Spring has almost arrived in New York and my head is full of fresh mint leaves, snappy peas and blooming flowers. It's a time of renewal and awakening, a season for starting fresh. Yet, as the busyness of spring approaches along with prospects of new ventures on warm days, I reminisce fondly of the comforting quiet and slow pace of winter months. While I tend to live my life constantly looking forward, as so many of us do, there is value in glancing back and taking stock.
As I look back on the past few months, I am hit with a new appreciation for winter. It sounds silly to say so as I stand on the precipice of spring and the golden summer beyond, but there are a few things I'll miss from the colder, quieter months. The solitude winter brings is often draining and less than joyful for me, but it offers an opportunity to turn inwards and address my worries, truths, and desires. This winter brought with it a sense of calm and determination to do what I do best, to push myself to get to the place where I know I can be. This winter's soft light, slow-moving energy and cold crystallization of thought and being gave me the opportunity to take a new perspective. To zoom out and strategize, to step back and take a look at the overall picture.
I'm grateful, always, for the flip of a switch, for the moment when I realize what it is that I want, what it is that I can do. So today, before charging headlong into spring and the buzzing energy it brings, I'm taking a moment to appreciate what this winter has served. A sense of purpose, a knowledge of self, and a feeling of being grounded. This sense of grounding is imperative for moving forward, for without it I am on a journey to somewhere unknown. By finding my ground I can waltz with confidence down my chosen path.
So here's to being grounded, to feeling certain, and to winter. Here's to beautiful communities of like-minded folks who lift my spirits and bury my roots in fertile soil. To those whose own missions of leading the way in cleaning up fashion's supply chain, of furthering sustainable living in all it's definitions, of bringing food from local ground to the plates of those who need it. To the ground itself, we celebrate you, too. Thank you for feeding us through the months of crisp cold and slowed-down time, for without your fruits and roots, I could not be connected with a sense of place or be grounded at all.
This recipe highlights the very roots that come from local soils, the hearty, starchy heros who alone provide nutrition through the winter. By celebrating the roots, the most basic of basic ingredients, we celebrate seasonal eating and the season of winter itself. So as you go about your spring cleaning, don't skip the root cellar (aka refrigerator drawer), instead clear it all out with one last hurrah for the steadfast, rough-hewn gems of wintertime and a recipe that honors their work.
Every single vegetable in this recipe was provided by Local Roots NYC. You can sign up for their summer CSA share here!
Local Root Gratin
Prep time: 90 minutes. Cook time: 60 minutes.
Ingredients to fill a large casserole dish with cheesy, herby, flavorful local roots:
THE GRATIN (all veggies are optional, use whatever starchy roots you have!):
- 1 cup carrots, peeled & thinly sliced into rounds
- 3 cups sweet potato, peeled & thinly sliced into rounds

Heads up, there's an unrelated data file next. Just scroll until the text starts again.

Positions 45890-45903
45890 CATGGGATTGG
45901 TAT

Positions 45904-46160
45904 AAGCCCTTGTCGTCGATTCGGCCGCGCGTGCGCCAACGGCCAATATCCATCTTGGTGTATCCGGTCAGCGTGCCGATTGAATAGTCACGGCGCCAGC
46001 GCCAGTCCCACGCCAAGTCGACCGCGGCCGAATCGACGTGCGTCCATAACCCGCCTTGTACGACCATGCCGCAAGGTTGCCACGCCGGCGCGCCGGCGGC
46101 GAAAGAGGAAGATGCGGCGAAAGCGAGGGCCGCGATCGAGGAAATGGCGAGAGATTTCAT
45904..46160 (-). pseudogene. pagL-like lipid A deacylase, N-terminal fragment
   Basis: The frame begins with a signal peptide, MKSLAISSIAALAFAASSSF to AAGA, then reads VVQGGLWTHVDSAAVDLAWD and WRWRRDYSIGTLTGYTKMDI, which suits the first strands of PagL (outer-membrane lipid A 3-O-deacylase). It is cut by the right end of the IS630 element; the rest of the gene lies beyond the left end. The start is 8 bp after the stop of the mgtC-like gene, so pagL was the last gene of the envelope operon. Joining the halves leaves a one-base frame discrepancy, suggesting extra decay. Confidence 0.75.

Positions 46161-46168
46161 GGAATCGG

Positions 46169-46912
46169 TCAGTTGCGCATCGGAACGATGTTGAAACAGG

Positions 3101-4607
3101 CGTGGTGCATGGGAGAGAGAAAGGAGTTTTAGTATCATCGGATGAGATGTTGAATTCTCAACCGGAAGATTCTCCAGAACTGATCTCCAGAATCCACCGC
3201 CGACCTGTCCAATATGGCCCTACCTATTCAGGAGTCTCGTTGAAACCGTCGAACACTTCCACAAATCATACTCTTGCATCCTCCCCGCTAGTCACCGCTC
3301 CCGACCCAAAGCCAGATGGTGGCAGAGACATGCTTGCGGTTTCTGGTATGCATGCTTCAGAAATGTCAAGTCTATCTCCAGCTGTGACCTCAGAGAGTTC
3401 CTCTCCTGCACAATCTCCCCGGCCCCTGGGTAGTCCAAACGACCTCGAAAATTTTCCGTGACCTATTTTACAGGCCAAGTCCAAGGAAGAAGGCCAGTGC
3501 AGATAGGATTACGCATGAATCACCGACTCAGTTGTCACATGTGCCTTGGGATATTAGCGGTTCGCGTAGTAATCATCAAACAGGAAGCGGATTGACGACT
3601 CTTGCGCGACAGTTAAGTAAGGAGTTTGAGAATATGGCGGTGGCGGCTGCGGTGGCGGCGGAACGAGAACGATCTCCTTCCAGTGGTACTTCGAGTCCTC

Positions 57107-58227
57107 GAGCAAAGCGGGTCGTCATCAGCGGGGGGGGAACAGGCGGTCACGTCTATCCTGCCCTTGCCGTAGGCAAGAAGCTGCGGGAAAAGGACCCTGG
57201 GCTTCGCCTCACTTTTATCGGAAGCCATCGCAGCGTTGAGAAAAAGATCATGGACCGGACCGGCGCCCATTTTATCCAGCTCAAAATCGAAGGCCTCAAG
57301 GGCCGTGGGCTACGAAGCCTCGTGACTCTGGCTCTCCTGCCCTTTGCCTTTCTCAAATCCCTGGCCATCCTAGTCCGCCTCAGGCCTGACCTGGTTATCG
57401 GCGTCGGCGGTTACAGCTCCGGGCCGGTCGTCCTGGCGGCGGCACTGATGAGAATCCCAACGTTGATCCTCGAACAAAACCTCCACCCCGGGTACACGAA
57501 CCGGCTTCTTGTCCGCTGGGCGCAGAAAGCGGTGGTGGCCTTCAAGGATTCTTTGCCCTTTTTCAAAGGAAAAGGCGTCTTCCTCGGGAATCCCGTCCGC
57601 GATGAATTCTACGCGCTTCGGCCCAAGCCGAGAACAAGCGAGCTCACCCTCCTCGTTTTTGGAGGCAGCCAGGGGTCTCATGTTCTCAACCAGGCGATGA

- 1-2 cups parsnip, peeled & thinly sliced into rounds
- 1-2 cups rutabaga, peeled & thinly sliced into rounds
- 1-2 cups radish, peeled & thinly sliced into rounds
- 1-2 cups turnip, peeled & thinly sliced into rounds
- 3 cups sautéd kale
- 2 cups sautéd mushrooms
- 2 cups vegan shredded cheese
- 3 cups stale bread
- 3 cloves garlic
- 1/2 cup almonds
- salt + pepper
- chili peppers or flakes
Directions (this recipe is a fair amount of work, but it isn't really complicated. Just read things through before getting started and consider splitting up the work into two separate days):
- Add broth, potato, carrot, onion to a small pot and boil on medium heat until you can poke the potato through with a fork.
- Add all ingredients to a high powered blender along with a few spoonfuls of the vegetable's cooking broth then blitz until creamy and smooth. Add more broth a spoonful at a time to get the desired consistency (smooth but not too thick to pour and definitely not watery).
- Use immediately or store in the fridge for up to 1 week.
- Place a cup of sauce and a cup of water in a large saucepan then bring to a simmer.
- In batches, simmer all vegetable rounds for 5 minutes then set aside. Be sure not to overcrowd the saucepan so vegetables do not stick together or lose their shape. Add more sauce and water to the pan as needed.
- Heat oven to 350*F.
- In a large casserole dish, lay vegetable rounds out flat to cover the entire bottom of the dish.
- Add a light layer of sauce, salt + pepper, and herbs. Then evenly disperse a layer of kale, mushrooms, and vegan cheese.
- Add a drizzle of sauce and then another layer of rounds, slightly overlapping the veggies.
- Repeat steps 5 & 6 until all of the vegetable rounds are used up, making sure to evenly disperse sauce throughout.
- Add remaining sauce and vegan cheese on top.
- Add bread, garlic, almonds, a handful of vegan cheese, generous herbs, chile pepper, salt + pepper to a food processor and blitz until a rough crumb forms.
- Spread breadcrumb mixture on top of the casserole.
- Cover in tinfoil and bake for 40 minutes. After 40 minutes, uncover then continue to bake until golden brown on top, browned on the edges, and bubbling.
- Let cool before serving, and enjoy with chopped parsley or other fresh herbs on top. This will keep in the refrigerator for up to a week - just reheat for half an hour in the oven before serving!